#1 — BLUE CHIPS 7000 (2017)

Favorite track: “My Right Lung”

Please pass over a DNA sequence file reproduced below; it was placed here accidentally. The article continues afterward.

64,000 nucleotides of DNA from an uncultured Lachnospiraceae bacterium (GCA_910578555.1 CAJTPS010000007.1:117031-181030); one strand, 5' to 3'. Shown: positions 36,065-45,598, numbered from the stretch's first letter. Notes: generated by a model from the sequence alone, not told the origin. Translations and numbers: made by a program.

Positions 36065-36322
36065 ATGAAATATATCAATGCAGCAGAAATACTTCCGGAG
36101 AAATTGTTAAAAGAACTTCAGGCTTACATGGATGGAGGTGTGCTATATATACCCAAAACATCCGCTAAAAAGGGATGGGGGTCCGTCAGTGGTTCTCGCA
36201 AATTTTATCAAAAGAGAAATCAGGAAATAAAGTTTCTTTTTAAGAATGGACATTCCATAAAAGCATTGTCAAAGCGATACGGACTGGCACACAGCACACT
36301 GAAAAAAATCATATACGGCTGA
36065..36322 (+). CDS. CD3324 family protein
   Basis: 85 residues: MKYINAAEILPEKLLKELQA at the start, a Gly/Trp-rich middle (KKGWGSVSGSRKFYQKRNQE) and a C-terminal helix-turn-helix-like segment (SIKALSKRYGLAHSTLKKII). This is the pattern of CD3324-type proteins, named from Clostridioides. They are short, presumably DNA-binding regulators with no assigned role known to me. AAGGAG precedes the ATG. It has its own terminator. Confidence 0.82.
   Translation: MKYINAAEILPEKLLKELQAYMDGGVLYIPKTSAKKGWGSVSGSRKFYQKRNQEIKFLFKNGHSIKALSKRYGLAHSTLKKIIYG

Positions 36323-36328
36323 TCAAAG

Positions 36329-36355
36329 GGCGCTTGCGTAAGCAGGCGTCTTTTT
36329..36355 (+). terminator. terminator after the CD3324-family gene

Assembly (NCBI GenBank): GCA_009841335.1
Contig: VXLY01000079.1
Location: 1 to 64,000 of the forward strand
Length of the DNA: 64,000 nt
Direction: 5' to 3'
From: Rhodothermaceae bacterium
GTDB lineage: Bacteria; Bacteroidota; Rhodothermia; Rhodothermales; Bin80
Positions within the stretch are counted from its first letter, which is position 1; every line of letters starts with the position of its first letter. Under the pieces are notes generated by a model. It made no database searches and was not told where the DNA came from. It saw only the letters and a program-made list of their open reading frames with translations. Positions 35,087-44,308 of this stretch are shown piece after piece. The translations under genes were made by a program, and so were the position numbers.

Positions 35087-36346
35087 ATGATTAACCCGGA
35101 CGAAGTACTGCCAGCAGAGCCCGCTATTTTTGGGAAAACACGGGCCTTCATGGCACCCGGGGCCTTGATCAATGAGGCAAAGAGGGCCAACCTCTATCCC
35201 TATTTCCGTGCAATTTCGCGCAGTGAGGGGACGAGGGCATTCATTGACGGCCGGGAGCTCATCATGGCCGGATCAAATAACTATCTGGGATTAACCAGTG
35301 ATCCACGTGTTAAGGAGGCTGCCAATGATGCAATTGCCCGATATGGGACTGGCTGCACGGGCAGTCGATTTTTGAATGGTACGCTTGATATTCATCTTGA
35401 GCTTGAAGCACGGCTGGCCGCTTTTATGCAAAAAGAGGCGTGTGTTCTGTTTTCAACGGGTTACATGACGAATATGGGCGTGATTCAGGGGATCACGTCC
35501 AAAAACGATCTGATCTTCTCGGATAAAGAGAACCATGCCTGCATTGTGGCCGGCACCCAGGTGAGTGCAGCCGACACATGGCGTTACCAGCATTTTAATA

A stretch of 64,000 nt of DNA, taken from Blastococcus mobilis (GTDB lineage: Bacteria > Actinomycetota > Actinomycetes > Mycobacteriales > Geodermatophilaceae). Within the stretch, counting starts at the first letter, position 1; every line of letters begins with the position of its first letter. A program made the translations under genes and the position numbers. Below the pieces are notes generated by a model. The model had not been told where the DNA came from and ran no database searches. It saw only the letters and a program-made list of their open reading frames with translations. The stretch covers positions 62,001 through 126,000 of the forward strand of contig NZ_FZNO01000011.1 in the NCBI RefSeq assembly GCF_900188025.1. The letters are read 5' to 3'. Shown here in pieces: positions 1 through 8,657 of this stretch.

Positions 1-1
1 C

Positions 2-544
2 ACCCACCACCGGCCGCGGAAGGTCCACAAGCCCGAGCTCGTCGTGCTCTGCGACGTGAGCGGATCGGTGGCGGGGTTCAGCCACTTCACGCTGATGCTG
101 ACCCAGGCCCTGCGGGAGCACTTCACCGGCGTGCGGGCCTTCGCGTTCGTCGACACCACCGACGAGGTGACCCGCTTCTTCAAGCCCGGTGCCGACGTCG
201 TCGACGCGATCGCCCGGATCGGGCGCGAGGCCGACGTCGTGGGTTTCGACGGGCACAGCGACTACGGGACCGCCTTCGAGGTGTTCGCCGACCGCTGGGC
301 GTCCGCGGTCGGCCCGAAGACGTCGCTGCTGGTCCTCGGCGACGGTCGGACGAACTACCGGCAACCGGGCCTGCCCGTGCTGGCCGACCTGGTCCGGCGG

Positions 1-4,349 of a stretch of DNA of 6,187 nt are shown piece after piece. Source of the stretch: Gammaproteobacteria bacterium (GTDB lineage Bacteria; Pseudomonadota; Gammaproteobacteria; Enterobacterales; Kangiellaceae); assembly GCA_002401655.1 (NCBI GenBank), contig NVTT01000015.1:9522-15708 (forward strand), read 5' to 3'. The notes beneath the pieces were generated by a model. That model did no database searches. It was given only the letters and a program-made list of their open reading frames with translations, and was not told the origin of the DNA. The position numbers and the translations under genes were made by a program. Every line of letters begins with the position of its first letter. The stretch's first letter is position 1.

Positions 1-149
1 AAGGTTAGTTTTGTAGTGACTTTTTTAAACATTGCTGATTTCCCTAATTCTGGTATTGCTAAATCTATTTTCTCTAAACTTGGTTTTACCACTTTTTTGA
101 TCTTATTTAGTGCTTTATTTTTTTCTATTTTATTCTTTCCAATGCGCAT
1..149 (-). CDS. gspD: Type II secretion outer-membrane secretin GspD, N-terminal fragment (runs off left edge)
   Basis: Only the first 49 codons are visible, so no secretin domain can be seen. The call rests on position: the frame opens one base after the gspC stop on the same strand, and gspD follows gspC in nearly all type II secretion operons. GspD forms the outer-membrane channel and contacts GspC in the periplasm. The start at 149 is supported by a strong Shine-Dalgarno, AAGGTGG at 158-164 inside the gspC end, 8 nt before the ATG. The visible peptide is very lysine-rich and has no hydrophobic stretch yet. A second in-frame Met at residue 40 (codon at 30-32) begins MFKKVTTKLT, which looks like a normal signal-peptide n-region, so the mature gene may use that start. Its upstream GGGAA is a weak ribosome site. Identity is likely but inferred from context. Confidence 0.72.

But it was the album Action Bronson made after his biggest gap between releases that stands as his greatest achievement (although it was just two-and-a-half years after MR. WONDERFUL). BLUE CHIPS 7000, the culmination of the BLUE CHIPS trilogy (although this one isn’t solely produced by Party Supplies), is a jazzy and funky bit of hip hop with wise sample curation and a more laid-back Bronson at times. To be honest, even though I do it a lot, I have a hard time writing about music; I love the form (uh, who doesn’t), but the language with which to describe it isn’t always on the tip of my tongue. That goes double for hip hop and rap, genres I wasn’t able to appreciate until I was out of my “I like everything except country and rap” phase as a kid. So forgive me if I sound repetitive, but the full Action Bronson promise, executed to its greatest degree so far, is on BLUE CHIPS 7000. He’s funny, weaving in and out of bravado, sports references, metaphors involving food, and even some cringe-y statements about women. Throughout all Bronson’s work, though, there is a through line of a cerebral or very conscious choice of how to present stories and ideas from the former chef, how to be fun and confident and proud, sure, but also how to marry those instincts with great fucking music and an unconventional voice to match it. Listen to “My Right Lung;” as Bronson says, he would give his right lung if he could dunk a basketball right now. Hilarious. But hear that tone in his voice, that noodling that supports him, and you get the distilled representation for BLUE CHIPS 7000’s appeal as an offbeat bit of hip hop delicacy from an offbeat chef-turned-rapper serving up the best he has to offer.